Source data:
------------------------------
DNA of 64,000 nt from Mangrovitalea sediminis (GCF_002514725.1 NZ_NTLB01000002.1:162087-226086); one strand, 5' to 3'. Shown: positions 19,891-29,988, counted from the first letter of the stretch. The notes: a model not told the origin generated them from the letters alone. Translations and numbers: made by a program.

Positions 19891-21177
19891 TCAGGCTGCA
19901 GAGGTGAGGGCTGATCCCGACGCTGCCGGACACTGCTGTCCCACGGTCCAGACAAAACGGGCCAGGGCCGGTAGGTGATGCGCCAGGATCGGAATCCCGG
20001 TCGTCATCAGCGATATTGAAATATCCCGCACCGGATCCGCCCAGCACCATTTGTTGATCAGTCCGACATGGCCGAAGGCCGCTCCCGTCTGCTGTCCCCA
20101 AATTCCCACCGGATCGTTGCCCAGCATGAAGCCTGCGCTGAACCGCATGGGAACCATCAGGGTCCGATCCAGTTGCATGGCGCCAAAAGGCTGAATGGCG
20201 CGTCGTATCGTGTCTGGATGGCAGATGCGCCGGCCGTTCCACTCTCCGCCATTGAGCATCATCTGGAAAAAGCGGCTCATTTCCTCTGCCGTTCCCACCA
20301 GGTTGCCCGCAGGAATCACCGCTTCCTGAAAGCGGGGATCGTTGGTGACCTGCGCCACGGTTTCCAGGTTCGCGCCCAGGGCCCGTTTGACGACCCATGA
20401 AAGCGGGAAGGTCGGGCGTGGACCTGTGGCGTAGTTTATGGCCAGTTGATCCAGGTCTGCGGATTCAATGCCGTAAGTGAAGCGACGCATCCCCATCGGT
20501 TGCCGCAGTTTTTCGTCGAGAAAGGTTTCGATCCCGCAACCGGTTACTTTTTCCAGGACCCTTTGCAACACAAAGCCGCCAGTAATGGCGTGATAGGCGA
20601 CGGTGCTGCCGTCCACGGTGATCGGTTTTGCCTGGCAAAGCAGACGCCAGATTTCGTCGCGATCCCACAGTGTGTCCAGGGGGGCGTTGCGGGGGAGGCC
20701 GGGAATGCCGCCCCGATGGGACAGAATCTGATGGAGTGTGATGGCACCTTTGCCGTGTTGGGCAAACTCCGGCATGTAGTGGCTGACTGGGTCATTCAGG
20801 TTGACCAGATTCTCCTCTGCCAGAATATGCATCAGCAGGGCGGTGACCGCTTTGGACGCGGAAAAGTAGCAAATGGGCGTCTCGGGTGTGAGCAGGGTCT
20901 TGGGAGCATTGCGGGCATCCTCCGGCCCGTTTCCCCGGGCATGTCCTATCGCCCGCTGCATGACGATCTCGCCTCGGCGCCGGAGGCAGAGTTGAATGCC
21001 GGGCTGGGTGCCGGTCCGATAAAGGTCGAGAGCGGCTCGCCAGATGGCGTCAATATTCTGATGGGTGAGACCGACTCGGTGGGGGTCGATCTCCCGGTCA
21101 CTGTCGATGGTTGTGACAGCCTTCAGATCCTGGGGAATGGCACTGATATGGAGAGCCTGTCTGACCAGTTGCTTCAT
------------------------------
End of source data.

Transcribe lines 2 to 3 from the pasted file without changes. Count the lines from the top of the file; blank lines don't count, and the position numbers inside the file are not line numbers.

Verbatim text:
Positions 19891-21177
19891 TCAGGCTGCA